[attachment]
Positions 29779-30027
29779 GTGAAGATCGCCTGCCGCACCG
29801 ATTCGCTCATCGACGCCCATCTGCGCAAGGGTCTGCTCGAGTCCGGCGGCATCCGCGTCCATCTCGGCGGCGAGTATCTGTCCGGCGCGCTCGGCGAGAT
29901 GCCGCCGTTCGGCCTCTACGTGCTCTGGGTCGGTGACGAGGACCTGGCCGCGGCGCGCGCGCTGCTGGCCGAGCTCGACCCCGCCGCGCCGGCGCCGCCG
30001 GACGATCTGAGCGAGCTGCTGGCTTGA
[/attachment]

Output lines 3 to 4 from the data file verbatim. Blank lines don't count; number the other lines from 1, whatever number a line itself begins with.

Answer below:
29801 ATTCGCTCATCGACGCCCATCTGCGCAAGGGTCTGCTCGAGTCCGGCGGCATCCGCGTCCATCTCGGCGGCGAGTATCTGTCCGGCGCGCTCGGCGAGAT
29901 GCCGCCGTTCGGCCTCTACGTGCTCTGGGTCGGTGACGAGGACCTGGCCGCGGCGCGCGCGCTGCTGGCCGAGCTCGACCCCGCCGCGCCGGCGCCGCCG